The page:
28th March: Demonstrations  against the crisis and G20 and in solidarity with Palestinian  people will be held in Albacete, Almería, Barcelona, Bilbao,  Cádiz, Córdoba, Alicante, Elche, Madrid, Murcia, Pontevedra,  Tarragona and Valencia. Check the agenda at: http://www.nodo50.org/?page=convocatorias&id_article=189 <http://www.nodo50.org/?page=convocatorias&amp;id_article=189>

FRANCE

28th March: In Paris, demonstration organised  by a wide coalition of organisations, movements, trade unions  and political parties will leave from the Place de l’Opera at  2 pm. Activities are also scheduled in a further 30 cities.  Read the full list at: http://www.stop-g20.org/

On this same day, various activities in solidarity  with Palestine, such as demonstrations, film exhibitions and  conferences will take place in Paris, Lille, Le Mans, St  Brieuc and St Denis, organised by the France – Palestine  Solidarity Association (AFPS, in French).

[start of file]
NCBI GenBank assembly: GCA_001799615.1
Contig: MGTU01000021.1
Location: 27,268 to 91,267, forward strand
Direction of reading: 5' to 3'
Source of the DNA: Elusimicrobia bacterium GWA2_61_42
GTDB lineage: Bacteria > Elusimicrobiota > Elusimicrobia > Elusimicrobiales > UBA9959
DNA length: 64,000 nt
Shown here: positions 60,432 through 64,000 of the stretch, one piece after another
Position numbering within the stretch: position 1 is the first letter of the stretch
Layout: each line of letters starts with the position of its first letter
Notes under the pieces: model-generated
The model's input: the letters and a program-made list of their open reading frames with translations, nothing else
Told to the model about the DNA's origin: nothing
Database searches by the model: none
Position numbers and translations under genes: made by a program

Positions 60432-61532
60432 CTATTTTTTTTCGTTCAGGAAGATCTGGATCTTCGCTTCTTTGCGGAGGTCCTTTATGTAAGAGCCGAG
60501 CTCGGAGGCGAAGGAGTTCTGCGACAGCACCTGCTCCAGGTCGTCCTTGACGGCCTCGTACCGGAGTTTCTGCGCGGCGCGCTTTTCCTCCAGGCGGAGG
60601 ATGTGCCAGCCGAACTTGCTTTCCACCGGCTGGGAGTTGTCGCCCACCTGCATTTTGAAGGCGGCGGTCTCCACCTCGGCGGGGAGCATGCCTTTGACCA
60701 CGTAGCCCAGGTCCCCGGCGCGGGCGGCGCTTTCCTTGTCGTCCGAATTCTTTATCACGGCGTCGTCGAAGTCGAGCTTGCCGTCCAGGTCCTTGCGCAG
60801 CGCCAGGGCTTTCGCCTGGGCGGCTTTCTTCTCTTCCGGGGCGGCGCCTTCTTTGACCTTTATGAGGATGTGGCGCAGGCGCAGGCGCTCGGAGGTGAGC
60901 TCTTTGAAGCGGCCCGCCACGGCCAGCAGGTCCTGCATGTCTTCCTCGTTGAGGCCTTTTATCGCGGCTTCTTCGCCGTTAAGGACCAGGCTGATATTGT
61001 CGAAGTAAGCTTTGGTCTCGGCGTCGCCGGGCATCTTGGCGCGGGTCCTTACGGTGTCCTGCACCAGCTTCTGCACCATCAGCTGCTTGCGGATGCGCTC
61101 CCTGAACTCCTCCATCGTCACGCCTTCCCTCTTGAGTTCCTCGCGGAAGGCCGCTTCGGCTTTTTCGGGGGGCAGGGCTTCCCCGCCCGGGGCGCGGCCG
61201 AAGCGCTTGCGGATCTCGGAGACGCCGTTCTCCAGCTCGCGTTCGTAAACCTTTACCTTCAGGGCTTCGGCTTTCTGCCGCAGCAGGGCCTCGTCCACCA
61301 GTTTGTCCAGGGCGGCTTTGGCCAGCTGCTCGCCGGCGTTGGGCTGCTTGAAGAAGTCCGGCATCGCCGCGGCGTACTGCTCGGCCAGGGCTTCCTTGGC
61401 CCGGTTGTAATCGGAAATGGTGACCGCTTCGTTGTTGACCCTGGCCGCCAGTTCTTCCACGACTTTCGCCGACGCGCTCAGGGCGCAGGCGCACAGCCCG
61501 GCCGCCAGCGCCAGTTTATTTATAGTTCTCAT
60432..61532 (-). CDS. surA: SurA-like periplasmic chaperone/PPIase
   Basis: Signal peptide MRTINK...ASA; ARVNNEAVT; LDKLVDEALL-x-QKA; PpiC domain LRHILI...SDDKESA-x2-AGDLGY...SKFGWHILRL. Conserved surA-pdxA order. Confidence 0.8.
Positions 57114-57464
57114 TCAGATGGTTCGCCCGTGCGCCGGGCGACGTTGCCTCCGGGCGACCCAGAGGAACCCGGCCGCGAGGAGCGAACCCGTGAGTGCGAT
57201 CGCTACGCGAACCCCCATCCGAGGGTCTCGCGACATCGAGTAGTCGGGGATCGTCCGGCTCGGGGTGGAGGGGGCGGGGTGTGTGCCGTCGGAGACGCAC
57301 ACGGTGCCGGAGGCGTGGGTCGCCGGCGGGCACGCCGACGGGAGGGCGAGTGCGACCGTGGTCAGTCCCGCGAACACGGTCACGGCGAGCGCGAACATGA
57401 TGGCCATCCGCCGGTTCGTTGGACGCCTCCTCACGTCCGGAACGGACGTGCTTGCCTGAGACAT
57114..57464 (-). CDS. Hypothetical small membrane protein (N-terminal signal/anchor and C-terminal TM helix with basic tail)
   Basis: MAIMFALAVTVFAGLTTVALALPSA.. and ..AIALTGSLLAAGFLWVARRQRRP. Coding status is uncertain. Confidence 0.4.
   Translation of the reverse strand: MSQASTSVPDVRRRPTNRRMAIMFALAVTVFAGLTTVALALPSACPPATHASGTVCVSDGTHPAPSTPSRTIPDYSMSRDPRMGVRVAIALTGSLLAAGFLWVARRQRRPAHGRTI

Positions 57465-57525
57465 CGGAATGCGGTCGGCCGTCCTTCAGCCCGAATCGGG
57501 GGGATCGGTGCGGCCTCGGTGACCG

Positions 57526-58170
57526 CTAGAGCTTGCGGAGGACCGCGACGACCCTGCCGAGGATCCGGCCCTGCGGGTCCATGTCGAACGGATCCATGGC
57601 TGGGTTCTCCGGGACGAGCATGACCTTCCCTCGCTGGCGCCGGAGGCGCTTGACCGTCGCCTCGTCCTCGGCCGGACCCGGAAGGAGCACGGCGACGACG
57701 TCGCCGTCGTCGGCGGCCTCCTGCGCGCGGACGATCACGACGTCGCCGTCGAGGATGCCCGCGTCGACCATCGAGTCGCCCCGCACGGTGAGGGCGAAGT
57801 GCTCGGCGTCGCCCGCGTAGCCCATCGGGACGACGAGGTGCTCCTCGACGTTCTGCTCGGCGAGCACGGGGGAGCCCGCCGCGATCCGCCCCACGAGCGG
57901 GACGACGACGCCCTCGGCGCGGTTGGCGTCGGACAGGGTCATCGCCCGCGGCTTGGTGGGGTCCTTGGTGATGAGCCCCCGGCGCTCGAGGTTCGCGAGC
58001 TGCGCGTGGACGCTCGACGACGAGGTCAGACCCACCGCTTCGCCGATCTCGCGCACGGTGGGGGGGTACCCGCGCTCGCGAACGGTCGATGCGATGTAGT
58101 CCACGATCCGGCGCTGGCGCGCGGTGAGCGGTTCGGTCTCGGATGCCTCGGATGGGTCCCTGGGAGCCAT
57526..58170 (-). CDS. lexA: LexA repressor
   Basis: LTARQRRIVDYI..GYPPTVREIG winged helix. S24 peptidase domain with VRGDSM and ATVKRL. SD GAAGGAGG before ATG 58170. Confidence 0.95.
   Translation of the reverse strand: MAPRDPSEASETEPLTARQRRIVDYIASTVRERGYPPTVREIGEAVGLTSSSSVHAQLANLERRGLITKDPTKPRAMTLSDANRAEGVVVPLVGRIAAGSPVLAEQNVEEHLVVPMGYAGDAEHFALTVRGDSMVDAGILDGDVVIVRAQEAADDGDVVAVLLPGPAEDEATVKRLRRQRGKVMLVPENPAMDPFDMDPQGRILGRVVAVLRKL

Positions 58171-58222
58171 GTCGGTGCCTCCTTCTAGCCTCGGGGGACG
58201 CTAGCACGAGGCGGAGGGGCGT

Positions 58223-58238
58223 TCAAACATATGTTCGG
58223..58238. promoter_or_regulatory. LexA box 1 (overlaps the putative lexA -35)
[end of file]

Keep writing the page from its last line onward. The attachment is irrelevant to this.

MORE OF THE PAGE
On the  4th April, under the slogan « No to war! No to NATO ! »,  thousands of people from all over Europe will meet in  Strasbourg where different forms of action will take place to  demand an end to  militarisation and to NATO: workshops,  flyering to raise awareness, street blockades, meetings and  civil disobedience actions. A large demonstration is scheduled  to depart at 1pm. An alternative camp also will be organised.  Further information (only in French): http://sommet-otan-2009.blogspot.com

GERMANY

3rd April:  Demonstrations and blockades are planned in the city of  Baden-Baden, one of the entrance points for Heads of State and  military chiefs who will participate in the NATO ceremonies in  Strasbourg. More information: http://gipfelsoli.org/Home/Strasbourg_Baden-Baden_2009/NATO_2009_Links

GREECE

2nd April: In Crete, demonstration in support  of sports boycott and protest of the Greece – Israel soccer  match in Heraclion.

HOLLAND (NETHERLANDS)